Missions have also becomes much tighter affairs. In Mass Effect 2, simply recruiting new members is not enough if you want them to get to the end; you have to earn their loyalty. This leads to a series of missions where Shepard will help each crew member out with a personal problem of theirs. Admittedly some are better than others, but in general it helps to build up a backstory for each character, and they will become better fighters if you do the missions as they upgrade their abilities. Elsewhere the free roaming Mako missions of the first game have cast aside completely, replaced with several shorter compact missions were you usually have to clear out some mercenaries from an area and get the goodies they were stashing away.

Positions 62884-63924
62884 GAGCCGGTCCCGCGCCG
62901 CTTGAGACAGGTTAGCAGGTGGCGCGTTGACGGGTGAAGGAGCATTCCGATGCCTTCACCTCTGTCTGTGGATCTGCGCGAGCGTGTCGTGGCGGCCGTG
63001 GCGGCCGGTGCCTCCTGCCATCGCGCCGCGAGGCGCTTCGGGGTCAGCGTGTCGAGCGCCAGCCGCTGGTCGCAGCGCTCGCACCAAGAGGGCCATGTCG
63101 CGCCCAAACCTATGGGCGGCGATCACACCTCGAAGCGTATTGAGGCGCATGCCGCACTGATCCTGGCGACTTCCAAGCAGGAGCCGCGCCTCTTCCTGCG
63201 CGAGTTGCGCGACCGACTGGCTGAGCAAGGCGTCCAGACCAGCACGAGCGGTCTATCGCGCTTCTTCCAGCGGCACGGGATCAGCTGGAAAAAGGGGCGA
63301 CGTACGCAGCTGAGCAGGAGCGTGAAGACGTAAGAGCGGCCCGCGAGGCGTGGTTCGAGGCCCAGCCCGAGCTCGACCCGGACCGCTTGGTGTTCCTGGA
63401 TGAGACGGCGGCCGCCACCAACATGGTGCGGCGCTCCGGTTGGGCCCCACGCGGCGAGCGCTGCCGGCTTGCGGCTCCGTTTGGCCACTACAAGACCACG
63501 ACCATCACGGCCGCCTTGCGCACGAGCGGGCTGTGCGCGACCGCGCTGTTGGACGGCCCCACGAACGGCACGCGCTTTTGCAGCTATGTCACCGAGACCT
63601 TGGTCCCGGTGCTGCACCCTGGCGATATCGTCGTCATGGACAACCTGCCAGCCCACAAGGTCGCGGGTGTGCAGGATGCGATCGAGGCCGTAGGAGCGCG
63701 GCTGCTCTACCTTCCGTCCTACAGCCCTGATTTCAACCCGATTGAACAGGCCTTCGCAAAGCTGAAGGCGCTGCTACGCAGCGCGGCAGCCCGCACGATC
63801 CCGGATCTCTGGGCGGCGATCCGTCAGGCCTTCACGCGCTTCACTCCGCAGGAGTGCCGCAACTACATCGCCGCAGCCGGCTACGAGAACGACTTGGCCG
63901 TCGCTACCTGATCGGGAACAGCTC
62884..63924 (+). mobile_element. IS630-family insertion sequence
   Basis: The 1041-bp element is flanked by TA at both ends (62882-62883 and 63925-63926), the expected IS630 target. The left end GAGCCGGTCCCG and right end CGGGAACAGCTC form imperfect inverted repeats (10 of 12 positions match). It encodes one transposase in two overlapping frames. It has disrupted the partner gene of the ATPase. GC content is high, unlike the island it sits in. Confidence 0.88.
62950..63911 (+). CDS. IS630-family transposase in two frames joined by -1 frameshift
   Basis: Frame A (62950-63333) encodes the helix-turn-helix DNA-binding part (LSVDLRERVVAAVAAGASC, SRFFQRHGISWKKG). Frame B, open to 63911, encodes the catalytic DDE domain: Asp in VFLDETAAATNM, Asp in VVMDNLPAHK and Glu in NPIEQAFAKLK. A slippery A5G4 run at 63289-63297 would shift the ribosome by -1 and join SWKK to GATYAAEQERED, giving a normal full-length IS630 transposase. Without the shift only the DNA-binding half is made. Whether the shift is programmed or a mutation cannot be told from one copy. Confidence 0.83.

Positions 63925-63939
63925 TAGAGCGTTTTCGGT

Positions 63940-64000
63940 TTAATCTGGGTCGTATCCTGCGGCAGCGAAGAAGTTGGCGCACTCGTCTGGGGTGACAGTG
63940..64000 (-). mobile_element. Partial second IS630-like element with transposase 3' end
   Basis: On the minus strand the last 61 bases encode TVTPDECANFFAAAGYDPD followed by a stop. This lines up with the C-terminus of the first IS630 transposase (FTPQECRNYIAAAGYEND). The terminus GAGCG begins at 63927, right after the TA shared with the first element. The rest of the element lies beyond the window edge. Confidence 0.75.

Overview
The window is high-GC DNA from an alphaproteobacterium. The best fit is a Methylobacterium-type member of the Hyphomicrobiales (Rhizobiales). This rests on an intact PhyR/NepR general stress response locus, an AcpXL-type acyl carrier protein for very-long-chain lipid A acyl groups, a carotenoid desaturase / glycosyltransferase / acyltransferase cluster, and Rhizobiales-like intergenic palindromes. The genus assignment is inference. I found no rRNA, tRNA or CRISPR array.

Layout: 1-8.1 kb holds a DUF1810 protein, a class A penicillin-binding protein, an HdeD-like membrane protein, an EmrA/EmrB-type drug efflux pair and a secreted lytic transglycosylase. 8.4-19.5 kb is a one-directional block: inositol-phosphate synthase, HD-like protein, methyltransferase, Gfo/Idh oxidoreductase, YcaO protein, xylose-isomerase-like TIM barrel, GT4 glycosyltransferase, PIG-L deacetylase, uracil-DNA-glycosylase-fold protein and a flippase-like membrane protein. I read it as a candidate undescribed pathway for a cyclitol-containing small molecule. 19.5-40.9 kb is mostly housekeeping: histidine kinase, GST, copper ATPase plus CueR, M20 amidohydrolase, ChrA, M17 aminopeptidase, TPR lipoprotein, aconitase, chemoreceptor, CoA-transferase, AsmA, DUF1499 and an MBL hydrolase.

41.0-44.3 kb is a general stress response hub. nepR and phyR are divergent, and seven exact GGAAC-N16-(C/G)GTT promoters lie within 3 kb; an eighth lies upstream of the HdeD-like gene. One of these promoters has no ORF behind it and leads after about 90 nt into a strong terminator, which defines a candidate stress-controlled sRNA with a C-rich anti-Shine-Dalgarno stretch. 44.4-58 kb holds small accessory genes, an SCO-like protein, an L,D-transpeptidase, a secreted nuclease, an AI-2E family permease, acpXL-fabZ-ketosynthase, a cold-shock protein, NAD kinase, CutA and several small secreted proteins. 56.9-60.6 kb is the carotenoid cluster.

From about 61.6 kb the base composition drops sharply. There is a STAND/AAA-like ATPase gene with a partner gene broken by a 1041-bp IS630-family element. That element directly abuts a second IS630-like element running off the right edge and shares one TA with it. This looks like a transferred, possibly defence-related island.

The superiority over the first game remains very much the focus when we look at the graphics as well. The first game was not exactly ugly, but it suffered from notable slow down at times, and of course it featured the infamous ‘elevator’ scenes where it took an age to travel because the game was loading in the background. Well first thing first – there are no elevators here, instead Bioware sensibly decided to just have loading screens. Elsewhere there is a notable amount of polish on everything – facial expressions are much smoother and the game feels more cinematic than the original as characters will actually move around in conversations rather than stand still. The environments of the game, in particular the populated cities, are wonderful to gaze upon and have a real ‘Blade Runner’ feel about them with the bright lights and space traffic flying around your head. Really nothing to complain about here.